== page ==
Failed holographic storage start-up InPhase is selling off its patents as Eugen Pavel's Storex has developed 2nm optical lithography which could lead to a 100 exabyte optical disk. At one end of the holographic storage spectrum we see a crumbling corpse, while at the other holographic gee-whizzery is talking about a disk with …
When I first heard about holographic storage many years ago...
...people said it was a sure thing and a natural progression over other storage methods and media. You had artists drawing cubes with fancy lasers shooting at it and it would make quantum computing possible. And this was 12 years ago? Last article I read about was the comeback of storage tapes. What the Hell is going on here? Why haven't major names like Seagate, Panasonic or even Big Blue itself not jumped on this? Still patents? Wouldn't they be over InPhase like vultures if there really was something to see here? And still we talk about disks and tapes?
Is it too much to ask to have a tiny cube-like object able to retain my entire 3D porn collection?
I mean, really that much to ask after 12 years?
And what about my jetpack, hoverboard and flying car?
Oh, and virtual reality. What happened to that?
@Why haven't major names... ...not jumped on this?
Because what would they sell you after you have brought a disk capable of storing all the data you are ever likely to aquirer in one lifetime? (apart from another one to back it up..)
The media mafia are also likely to be against it because one day it could lead to 'pirates' being able to optain a copy of every film or song ever digitised and fit it all on to a couple of optical disks.
I blame the MAFIAA
No doubt the roadblock is figuring how best to cripple it with some obnoxious content protection system. They certainly can't let a new recording medium go to market without one built in.
We have VR
I've used it. It's just not vary useful for anything.
Peroxide-fueled jet packs can be made relatively simply. They just have no fail-safes, are hard to control, have low flight time, and again not vary useful.
I do want my flying car though and hoverboard though!
Working InPhase holographic storage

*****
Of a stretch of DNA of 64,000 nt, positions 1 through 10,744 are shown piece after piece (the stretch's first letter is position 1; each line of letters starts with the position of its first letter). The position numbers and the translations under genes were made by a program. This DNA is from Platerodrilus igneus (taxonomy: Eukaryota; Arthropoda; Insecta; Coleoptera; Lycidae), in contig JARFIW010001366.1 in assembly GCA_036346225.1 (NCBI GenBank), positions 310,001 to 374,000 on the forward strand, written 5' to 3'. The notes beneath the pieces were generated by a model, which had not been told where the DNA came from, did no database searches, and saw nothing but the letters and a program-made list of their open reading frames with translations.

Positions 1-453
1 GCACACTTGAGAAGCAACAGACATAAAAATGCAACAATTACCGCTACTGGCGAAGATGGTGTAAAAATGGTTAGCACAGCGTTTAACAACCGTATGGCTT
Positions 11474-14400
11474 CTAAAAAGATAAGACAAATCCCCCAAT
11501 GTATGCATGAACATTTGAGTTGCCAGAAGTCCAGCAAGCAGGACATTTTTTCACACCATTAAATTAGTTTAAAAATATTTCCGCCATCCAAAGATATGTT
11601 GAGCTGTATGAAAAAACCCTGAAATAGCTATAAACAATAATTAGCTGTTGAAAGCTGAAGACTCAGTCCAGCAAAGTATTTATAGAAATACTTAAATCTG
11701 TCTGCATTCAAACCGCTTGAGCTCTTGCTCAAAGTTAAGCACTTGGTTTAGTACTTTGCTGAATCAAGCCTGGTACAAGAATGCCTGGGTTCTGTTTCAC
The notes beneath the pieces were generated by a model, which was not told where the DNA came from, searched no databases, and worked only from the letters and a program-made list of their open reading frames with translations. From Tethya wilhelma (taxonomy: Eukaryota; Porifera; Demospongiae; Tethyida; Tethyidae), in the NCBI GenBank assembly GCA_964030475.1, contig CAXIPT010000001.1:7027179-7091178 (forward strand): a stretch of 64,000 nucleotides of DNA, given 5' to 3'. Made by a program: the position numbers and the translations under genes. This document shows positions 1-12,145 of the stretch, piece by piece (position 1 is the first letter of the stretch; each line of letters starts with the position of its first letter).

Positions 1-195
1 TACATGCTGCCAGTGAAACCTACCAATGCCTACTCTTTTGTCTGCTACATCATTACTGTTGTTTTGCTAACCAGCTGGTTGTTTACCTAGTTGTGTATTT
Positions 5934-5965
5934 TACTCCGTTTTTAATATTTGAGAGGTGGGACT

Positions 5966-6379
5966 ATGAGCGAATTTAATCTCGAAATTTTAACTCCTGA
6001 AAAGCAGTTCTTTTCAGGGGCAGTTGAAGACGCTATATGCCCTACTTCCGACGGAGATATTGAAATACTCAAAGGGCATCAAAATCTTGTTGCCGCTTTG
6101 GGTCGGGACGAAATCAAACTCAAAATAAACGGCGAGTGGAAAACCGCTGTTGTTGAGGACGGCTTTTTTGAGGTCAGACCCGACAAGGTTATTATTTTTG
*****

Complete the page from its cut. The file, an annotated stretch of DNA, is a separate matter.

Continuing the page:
Bart Stuck, Signal Lake's MD, sent me this mail"
InPhase Demos of Working Disks and Storage Media
It got me thinking and my thinking is that holographic disks in the gigabyte capacity class are no good anymore. NAND flash will take over because it's cheaper (no drive is needed) and the data transfer rate much faster. Unless holo disks have 100X more capacity than NAND and acceptable data transfer rates I can't see them taking off in large numbers even if they do last 50 years. Tell me I'm wrong?
how long to fill it up completely during one writint session? Surely long enough for the format to become obsolete by the time your grandgrandgrandgrandgrandchildren see the following message:
"Drive burn error! Insert a blank media and try again"
Ok, great science, but what are we going to use the storage space for? by my recokening, this is the equivelent of 50m 2TB HDD's of storage.
So ignoring that crack that it will be needed for windows 9 install disk space.....
or HMG's latest track everybody everywhere database
Are there any practical applications out there?
What are the seek times to find the 1mb document in the 100 exabyte haystacks?
"what are we going to use the storage space for?"
same thing we use TBs of storage for now - PR0N
The nails smacked formly on their heads
It's the total disk write time and file/object seek time that seem to me too to be crucial attributes of holographic storage. Some kind of file system for the latter and a fast-as-possible drive for the latter. But developing the drive - that's what tormented InPhase to distraction and then imploding destruction.
If you invent it, they will fill it up
Who would have thought just a few years ago that you would have errrr movies that took up more than 10 Gigabytes (errr theoreticaly speaking of course). Why on earth would anyone ever need that much storage? lol, although I have to admit 100EB is a bit of a jump isn't it :-)
You remind me of _someone_ in computing asking who could possibly want more that 640K memory! Or Tom Watson Jr with his "There is a world market for 11 computers."
I've a copy of Prediction in the pocket.
100 EB? Yeah, right. I'll believe it when I see them on the shelves at IT Warehouse and not before.
need i say more? ok, users will have limited use for this but the data centres of the world would love it, the power saving along would be huge!
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